about trade relations. >> it seems theresa may will have an easy day compared to what she's facing over the weekend. that might be a further backlash at home given that she's headed to the tory party conference i'm looking at a poll showing that only 29% support her leading the party into the next general election what sort of tone will she strike this weekend? >> we had lord maude on one of the programs yesterday he was saying one of the mornt thin important things to do is be consistent with what she said in florence and what she will say to her party in manchester one of the challenges is threading that needle through the eye. what she's challenged with when it comes to this, talking about citizens rights, the brexit bill seemingly michel barnier wants more as do other european leaders. she will have to try to down play expectations from her own
party and be possibly quite realistic about the difficulties they'll face over the next 18 months of continued negotiations. the white house is fighting back as kretice icritics attacke republicans tax overall proposal independent analysis shows the changes could reduce federal revenue by more than $5 trillio over a decade. democrats say the tax cuts are too heavily skewed towards the rich top white house economic adviser gary cohn told cnbc that interest groups were misinterpreting the proposals. >> when people come out with these numbers, they take a static view of what the tax reform means they do not incorporate the growth we think our tax plan will have an enormous amount of growth in that i think will you understand that and guests on your show will understand when we drive economic growth by bringing businesses back to america, making our business tax system competitive with the rest
of the world, we think we can drive a lot of business back to america, drive jobs back to america and make ourselves competitive. that growth is not factored into those numbers. >> skepticism remains over whether the republicans will be able to push through their tax plan house speaker paul ryan told cnbc he's confident his party will be able to make quick progress >> we spent the last four months basically working together, the senate finance committee, the house weighs and means committee and the white house making making sure we're on the same page so we're there for the takeoffs and landing unlike healthcare, where the house passed a bill and then the senate went a different direction and didn't get anything passed, we're making sure we did the hard lifting, tough work ahead of schedule, ahead of rollout, so we came up with the same framework. that's why i feel like we're wired for success. >> let's get another voice on this jim mcdonald from northern trust asset management joins me around the desk do you agree with mr. cohn do you think some interest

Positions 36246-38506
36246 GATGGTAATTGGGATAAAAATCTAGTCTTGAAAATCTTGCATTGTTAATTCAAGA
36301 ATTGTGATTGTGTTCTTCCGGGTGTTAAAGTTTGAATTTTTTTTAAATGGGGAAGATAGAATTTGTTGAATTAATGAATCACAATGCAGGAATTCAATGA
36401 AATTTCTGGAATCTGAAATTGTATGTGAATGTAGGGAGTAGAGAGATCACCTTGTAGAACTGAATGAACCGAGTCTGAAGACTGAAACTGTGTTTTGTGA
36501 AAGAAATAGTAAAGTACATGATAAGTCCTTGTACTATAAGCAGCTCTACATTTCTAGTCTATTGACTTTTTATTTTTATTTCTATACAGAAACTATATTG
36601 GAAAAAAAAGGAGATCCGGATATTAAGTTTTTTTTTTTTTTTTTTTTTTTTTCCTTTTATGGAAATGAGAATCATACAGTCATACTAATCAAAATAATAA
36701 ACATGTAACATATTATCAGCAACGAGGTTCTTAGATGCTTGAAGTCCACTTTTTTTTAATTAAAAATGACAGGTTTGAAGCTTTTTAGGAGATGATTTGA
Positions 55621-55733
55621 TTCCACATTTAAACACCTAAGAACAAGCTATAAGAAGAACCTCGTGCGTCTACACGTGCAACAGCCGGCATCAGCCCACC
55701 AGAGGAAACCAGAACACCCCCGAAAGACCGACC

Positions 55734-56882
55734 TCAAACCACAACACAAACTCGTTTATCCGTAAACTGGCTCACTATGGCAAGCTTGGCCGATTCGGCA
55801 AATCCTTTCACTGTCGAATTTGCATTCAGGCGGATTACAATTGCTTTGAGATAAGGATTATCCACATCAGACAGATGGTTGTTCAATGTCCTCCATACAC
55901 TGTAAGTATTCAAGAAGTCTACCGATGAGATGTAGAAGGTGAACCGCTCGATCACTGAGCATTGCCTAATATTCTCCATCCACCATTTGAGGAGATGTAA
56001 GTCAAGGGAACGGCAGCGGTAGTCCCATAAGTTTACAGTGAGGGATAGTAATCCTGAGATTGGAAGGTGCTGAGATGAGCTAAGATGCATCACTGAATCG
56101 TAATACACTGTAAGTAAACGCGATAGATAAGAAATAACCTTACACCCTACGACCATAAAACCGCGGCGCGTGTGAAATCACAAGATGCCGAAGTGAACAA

groups are misinterpreting this? >> it's not a surprise people are taking a partisan view on it it's important to economic growth that something gets done. our tax code is archaic. it's very complicated to get the legislation passed they have focused on several legislative initiatives since the election unsuccessfully. so you have to take the under on how long it will take to get them to pass this. the good news is the market does not have this priced in. if you look at a proxy of stocks that will benefit from tax reforms, they have materially underperformed they ticked up in the last couple of days, the good news is if they do get progress that will be well received by the market >> that means further upside for the markets. people for months and months have been talking about very stretched valuations you think we could go up more? >> i think the stretch valuation case is a bit old. the market is up this year on earnings so u.s. earnings are up 10% in the second quarter
european earnings up 19. japanese earnings up 29% that is what has supported the market appreciation. the other key underpinning is low interest rates what about the dollar? the dollar picked up steam over the last few days on the back of the rising yields. we've seen two-year yields at the highest level in nine years. can the dollar continue to run higher on this we've seen fatigue over the last 24 hours what does the dla ollar do now >> the dollar entered this year significantly overvalued it was a part of our part to move from u.s. equities to internationally developed markets and em they benefited from dollar depreciation the dollar is still overvalued relative to the euro this may be a short-term bounce. i don't think it will have persistence. >> what happens some other regions you cover? you say there's more upside for the u.s., what about europe. europe has been coming back in
the month of september -ye we're up 2.7% is it primarily a currency story here >> i don't think so. european economic momentum is stronger than in the states and stronger than in asia. so europe is leading the economic growth. you have a relatively steady political environment. we can talk about spain and germany, but most of the major developed economies around the world have political challenges. i think europe's better performance has an underpinning. >> the reflation trade would benefit primarily the u.s., also europe but not emerging markets. we've seen some of those markets come under pressure given the rising yields. is em, is that now out of fashion? >> i don't think so. i think of it differently than the reflation trade, i think more about the reigniting of growth trade